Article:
Institutional worldwide wire transfers and cryptocurrency have long been at conflict. The emergence of Bitcoin threatens to destabilize international money transfer as a centralized business. However, according to ISO 20022, both services may be able to coexist and provide the best of both worlds. But, what are the greatest crypto assets to invest in to get the most benefits from this new standard? Fortunately, there is a wide range of ISO 20022 cryptos to choose from.
ISO 20022 proposes combining all these message formats into a new language called eXtensible Markup Language (XML). Many organizations are beginning to support ISO 20022. Notably, in 2018, the Society for Worldwide Interbank Financial Telecommunication (SWIFT) endorsed the standard.
The United States government is also assisting in hastening the implementation of ISO 20022. According to the Federal Reserve Board (FSR), Federal Reserve Banks will adopt the standard in late 2023. In addition, ISO 20022 has substantial support from FSR and SWIFT.
With SWIFT Adoption, ISO 20022-Compliant Cryptos Will See A Surge In 2022
The ISO 20022 standard does pose a significant threat to some cryptos. For example, many experts fear that the adoption of the standard will impede the growth of cryptos such as Bitcoin (BTC-USD) as international money-transfer platforms. However, this is not the case for a handful of ISO 20022 cryptos. Five digital currencies meet the compliance standards of ISO 20022, making them good bets (Not Financial Advice) for the coming year as SWIFT adopts the format.
The first of the two to join this group is Ripple (announced on their website), clearing the stage for standardizing Distributed Ledger Technology (DLT). In 2020, the organization behind XRP became the first “Distributed Ledger Technology (DLT)” member of the Standards Evaluation Group for Payments. This was a logical move for Ripple, given that XRP is the most well-known payments-focused cryptocurrency and has collaborated with institutions to enable speedier cross-border payments and rapid settlements.
Ripple has over 300 institutional clients, including Standard Chartered, Santander, and MoneyGram, which utilizes Ripple for 10% of its cross-border transactions with Mexico. In addition, the SEC has filed a lawsuit against Ripple for allegedly conducting improper securities offerings through the selling of XRP. After the litigation is resolved, CEO Brad Garlinghouse says he may explore taking the firm public.
Several high-profile organizations use Ripple’s On-Demand Liquidity (ODL) service to avoid costly pre-funding for cross-border payments. ODL uses XRP to “bridge two currencies in less than three seconds, ensuring payments are swiftly transmitted and received in local currency on both sides of a transaction.”
Stellar Lumens (XLM)
Stellar does not appear to have expressly mentioned whether it is ISO 20022 compliant. It does, however, have close links with IBM (which is according to their website). IBM’s cross-border payment system is built on the Stellar Blockchain, with XLM as the bridge currency. In addition, IBM (NYSE: IBM) uses Stellar to power its stable coin-issuing business, which runs its stable coin-issuing business on Stellar.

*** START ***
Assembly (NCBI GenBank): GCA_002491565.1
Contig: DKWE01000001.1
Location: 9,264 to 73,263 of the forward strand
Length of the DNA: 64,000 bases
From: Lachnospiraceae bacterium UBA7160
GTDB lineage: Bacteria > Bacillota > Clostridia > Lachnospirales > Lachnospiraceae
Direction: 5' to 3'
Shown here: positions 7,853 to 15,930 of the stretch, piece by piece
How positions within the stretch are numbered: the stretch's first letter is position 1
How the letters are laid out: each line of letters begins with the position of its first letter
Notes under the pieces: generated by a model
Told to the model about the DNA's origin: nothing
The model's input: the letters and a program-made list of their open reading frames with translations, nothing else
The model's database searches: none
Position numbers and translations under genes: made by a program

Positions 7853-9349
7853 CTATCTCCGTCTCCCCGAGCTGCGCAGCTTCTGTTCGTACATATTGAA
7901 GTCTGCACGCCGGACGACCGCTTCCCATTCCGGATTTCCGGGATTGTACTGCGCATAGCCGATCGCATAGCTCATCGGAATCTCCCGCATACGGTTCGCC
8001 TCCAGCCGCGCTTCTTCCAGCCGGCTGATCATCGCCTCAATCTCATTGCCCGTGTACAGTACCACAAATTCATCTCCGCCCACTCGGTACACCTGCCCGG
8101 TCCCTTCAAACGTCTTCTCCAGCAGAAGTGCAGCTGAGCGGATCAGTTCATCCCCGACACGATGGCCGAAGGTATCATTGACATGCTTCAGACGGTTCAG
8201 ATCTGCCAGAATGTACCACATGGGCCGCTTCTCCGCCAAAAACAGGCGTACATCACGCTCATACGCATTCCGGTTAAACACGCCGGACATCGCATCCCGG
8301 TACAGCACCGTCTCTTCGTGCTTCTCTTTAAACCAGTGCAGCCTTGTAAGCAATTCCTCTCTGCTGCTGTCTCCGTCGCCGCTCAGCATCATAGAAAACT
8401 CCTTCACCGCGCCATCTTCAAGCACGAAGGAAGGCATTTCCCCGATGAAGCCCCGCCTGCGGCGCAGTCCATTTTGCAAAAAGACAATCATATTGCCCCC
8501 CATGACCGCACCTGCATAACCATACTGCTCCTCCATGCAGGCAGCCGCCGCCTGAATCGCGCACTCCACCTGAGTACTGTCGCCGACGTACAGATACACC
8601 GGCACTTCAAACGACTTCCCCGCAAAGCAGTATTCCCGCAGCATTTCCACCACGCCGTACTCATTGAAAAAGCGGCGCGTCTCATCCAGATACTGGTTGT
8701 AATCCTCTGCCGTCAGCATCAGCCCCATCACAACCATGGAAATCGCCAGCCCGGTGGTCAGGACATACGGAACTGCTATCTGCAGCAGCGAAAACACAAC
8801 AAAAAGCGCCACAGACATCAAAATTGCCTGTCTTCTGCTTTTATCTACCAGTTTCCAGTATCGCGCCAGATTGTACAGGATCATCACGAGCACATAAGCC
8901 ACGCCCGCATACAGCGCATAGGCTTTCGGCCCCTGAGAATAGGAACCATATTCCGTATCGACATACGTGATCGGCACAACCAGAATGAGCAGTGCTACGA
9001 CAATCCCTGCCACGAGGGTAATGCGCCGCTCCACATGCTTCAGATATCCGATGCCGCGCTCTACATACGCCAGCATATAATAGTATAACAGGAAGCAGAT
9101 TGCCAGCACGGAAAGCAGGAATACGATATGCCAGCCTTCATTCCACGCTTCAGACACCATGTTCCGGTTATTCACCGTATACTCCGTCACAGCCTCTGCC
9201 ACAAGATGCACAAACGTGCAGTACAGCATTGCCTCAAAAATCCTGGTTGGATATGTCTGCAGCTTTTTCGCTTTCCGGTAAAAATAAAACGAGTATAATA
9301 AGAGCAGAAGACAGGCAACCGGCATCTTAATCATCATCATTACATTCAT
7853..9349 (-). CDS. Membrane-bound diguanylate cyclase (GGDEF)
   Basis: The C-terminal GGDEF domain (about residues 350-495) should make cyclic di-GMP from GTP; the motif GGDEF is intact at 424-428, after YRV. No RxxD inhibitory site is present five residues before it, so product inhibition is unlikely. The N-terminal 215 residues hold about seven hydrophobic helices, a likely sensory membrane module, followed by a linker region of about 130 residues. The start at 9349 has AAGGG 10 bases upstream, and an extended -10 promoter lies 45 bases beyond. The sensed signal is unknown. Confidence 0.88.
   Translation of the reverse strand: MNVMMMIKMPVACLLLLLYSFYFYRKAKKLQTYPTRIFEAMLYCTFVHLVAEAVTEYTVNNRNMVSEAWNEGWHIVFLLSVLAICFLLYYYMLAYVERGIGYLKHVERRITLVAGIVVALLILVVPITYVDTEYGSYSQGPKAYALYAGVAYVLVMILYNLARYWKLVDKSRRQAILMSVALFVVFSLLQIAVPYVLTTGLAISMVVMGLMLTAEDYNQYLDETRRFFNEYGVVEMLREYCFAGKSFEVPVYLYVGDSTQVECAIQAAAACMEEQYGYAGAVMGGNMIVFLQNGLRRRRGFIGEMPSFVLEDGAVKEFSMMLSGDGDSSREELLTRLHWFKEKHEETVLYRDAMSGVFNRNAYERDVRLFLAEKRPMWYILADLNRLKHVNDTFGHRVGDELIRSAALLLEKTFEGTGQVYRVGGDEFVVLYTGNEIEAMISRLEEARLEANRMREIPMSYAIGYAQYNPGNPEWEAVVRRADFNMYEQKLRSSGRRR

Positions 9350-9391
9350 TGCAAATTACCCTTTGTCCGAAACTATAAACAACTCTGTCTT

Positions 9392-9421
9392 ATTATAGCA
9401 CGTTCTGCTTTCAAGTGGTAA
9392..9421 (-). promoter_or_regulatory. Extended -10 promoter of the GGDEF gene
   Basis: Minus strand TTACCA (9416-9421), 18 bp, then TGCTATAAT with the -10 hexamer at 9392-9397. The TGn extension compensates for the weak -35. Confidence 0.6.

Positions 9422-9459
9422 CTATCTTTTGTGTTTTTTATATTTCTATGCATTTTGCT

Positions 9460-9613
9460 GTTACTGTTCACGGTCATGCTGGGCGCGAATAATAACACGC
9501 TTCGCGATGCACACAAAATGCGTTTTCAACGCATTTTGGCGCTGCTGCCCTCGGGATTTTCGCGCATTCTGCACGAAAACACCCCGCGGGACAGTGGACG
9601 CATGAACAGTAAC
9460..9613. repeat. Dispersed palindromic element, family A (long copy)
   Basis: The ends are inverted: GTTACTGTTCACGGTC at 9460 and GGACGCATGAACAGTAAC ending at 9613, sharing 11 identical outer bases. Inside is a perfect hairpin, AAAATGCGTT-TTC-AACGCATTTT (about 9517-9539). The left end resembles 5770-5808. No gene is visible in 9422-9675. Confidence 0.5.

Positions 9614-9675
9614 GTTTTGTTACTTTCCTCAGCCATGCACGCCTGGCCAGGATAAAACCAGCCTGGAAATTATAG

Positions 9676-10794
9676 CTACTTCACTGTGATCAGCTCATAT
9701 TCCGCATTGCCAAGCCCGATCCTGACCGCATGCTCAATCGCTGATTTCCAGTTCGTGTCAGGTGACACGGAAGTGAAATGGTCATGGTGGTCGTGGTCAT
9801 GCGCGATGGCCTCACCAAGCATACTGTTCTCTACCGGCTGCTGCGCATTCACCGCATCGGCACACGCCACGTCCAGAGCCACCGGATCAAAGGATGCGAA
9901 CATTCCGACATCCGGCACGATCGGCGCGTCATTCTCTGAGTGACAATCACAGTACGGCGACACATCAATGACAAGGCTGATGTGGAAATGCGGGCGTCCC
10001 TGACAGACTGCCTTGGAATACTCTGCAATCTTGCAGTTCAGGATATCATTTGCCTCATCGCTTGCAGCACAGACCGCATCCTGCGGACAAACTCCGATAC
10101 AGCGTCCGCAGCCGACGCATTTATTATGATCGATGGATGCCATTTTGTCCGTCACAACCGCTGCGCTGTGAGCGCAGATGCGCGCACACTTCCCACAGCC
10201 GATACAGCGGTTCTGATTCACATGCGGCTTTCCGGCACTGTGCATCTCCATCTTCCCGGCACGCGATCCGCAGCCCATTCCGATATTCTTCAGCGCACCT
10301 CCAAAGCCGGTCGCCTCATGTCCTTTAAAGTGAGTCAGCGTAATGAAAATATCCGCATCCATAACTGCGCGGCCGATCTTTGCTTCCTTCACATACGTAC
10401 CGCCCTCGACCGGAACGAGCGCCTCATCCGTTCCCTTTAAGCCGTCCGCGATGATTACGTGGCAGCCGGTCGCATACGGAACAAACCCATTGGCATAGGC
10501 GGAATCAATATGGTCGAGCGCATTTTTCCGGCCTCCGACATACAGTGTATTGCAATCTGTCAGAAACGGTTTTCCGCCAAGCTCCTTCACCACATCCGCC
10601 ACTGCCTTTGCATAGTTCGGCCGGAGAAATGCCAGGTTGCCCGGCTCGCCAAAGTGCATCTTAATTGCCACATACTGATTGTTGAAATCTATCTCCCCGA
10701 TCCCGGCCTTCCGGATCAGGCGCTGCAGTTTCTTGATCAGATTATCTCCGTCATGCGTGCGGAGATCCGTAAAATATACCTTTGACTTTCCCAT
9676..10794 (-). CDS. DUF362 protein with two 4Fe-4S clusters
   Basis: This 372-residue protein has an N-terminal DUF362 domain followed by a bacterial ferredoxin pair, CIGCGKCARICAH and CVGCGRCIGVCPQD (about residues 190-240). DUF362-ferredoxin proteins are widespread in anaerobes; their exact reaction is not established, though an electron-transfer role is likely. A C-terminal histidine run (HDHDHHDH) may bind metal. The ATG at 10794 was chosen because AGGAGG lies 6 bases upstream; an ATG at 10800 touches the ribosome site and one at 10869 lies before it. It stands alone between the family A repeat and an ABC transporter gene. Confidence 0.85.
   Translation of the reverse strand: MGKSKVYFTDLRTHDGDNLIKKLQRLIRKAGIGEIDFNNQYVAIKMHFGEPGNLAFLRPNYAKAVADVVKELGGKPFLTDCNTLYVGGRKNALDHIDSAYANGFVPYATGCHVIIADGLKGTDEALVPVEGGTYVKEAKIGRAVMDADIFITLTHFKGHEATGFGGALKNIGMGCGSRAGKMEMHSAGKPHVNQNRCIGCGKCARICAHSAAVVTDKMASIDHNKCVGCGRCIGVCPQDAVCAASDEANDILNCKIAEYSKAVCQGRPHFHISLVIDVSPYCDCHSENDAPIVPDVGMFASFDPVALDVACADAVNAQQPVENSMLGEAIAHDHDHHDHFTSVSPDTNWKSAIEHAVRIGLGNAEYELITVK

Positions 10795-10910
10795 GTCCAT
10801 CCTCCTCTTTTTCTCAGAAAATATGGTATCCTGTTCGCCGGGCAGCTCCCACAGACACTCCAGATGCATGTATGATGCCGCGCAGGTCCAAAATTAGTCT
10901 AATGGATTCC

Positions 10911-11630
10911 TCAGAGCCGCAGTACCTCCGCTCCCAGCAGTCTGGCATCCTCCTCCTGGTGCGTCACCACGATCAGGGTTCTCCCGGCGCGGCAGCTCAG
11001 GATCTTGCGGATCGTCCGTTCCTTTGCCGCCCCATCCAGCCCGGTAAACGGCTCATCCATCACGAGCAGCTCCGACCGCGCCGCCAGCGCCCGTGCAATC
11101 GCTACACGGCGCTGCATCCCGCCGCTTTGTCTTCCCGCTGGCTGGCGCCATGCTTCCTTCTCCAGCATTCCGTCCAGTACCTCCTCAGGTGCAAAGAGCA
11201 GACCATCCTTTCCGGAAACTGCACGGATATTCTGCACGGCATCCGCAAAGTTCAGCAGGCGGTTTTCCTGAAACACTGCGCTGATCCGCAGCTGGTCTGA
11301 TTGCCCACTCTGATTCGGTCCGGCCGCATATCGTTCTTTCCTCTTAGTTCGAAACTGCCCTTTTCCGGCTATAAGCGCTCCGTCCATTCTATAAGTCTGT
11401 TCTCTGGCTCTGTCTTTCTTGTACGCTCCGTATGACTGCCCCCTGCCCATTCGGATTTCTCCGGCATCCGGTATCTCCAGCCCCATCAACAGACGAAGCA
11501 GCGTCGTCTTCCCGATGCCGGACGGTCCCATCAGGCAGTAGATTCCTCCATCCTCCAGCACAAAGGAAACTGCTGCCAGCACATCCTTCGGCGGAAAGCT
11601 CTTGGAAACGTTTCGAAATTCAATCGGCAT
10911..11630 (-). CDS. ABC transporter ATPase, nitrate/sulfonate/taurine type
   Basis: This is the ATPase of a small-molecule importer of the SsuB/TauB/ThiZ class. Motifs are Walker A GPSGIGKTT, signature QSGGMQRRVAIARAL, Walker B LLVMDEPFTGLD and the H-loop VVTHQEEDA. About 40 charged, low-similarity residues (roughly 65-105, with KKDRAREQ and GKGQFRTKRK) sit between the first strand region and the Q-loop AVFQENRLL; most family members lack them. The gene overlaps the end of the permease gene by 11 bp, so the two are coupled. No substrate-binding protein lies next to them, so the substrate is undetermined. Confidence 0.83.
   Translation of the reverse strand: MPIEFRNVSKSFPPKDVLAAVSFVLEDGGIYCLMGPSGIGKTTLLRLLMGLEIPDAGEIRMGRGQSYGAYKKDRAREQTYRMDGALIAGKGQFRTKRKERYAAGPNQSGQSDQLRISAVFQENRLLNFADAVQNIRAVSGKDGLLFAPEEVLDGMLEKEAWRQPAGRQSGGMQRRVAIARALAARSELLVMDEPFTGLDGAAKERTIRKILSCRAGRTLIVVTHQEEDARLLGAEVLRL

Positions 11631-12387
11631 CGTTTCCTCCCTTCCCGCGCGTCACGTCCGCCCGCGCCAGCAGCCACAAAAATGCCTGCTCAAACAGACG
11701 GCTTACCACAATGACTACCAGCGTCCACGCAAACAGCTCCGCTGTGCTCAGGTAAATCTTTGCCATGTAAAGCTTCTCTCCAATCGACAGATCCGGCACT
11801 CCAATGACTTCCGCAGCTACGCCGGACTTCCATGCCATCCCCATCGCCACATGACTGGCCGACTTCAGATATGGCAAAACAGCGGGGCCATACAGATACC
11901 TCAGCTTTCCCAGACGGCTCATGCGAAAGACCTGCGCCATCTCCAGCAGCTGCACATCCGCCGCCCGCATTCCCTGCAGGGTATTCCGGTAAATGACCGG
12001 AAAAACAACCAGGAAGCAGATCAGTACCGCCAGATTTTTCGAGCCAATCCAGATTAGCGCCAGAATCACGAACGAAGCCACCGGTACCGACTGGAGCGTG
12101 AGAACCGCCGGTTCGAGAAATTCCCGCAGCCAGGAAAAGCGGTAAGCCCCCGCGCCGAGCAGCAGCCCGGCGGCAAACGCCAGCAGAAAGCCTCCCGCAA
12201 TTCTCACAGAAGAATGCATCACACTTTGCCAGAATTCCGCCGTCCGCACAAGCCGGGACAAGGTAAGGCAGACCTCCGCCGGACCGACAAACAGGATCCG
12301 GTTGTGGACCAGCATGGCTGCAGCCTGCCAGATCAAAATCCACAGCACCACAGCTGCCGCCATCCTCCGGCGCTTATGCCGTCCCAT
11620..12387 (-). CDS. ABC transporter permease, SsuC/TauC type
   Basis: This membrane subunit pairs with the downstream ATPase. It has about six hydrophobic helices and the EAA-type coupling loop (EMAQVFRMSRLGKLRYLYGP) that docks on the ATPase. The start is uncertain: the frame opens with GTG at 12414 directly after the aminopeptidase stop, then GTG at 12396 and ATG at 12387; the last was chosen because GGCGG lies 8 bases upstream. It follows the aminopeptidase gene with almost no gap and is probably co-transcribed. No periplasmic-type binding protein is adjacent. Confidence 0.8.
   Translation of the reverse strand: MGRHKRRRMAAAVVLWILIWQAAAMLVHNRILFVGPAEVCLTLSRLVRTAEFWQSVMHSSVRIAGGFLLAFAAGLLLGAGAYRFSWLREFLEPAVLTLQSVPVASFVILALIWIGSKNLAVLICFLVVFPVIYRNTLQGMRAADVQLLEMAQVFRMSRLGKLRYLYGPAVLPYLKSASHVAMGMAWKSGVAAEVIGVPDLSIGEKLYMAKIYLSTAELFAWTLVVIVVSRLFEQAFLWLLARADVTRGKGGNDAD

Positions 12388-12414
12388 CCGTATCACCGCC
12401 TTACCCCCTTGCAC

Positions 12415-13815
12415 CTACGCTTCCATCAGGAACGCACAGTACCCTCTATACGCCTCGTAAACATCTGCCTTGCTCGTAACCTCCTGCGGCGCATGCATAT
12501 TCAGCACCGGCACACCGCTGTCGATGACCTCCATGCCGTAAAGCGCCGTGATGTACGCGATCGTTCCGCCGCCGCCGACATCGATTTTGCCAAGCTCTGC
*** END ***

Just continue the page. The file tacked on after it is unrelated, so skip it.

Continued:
Other ISO 20022 compatible cryptos include XDC (XDC-USD) and Algorand (ALGO-USD).
Xinfin Network (XDC)
XDC is a delegated Proof-of-Stake blockchain headquartered in Singapore that focuses on global trade finance. ISO 20022 compliance appears to be met by XDC. Xinfin’s website claims that their private network “allows any type of organization to link their legacy systems with a Blockchain Network utilizing the XDC Protocol and messages consistent with the ISO 20022 standard.”
To operate as a bridge and host dApps on the Corda Marketplace, Xinfin collaborated with R3, a partnership of over 200 financial institutions. As a result, Corda is compliant with existing and new regulations such as ISO 20022. It’s also worth noting that Andre Casterman, former head of Corporate & Trade at SWIFT, joined Xinfin as an adviser in 2020.
While Algorand has not said specifically whether it is ISO 20022 compatible, there are several reasons to expect that it will be when the standard is fully adopted.
Algorand is a member of the Digital Payments Institute (together with SWIFT, Mastercard, and others), which published “The Future of Payments.” The necessity of ISO 20022 for a fully operational and interoperable global payments infrastructure is acknowledged in the article. The article states that improved data standards, particularly ISO 20022, will enhance the flow and hand-off of data throughout the global payments ecosystem and allow automation. The industry’s migration to ISO 20022 messaging for all cross-border and cash management communications is set to begin at the end of 2022.
The focus on simplifying international wire transfers unites all of these cryptos and distinguishes them from non-compliant cryptos. As a result, they are among the first to implement the ISO 20022 standard, quickly gaining institutional support. In addition, three other cryptos are said to be compliant.
In summary, when it comes to integrating and using digital currencies, it’s evident that the tokens chosen for ISO 20022 have one primary theme: efficiency. Gathering this knowledge over the years has convinced me that a digital economy is unavoidable. The fundamental structures of our global economy are undergoing tremendous transformations, and the average person is still uninformed. Studying what large corporations are developing is a simple way to see what technology will be running the planet alongside present infrastructure in the future.
At the end of the day, always do your own research and consult a qualified financial advisor.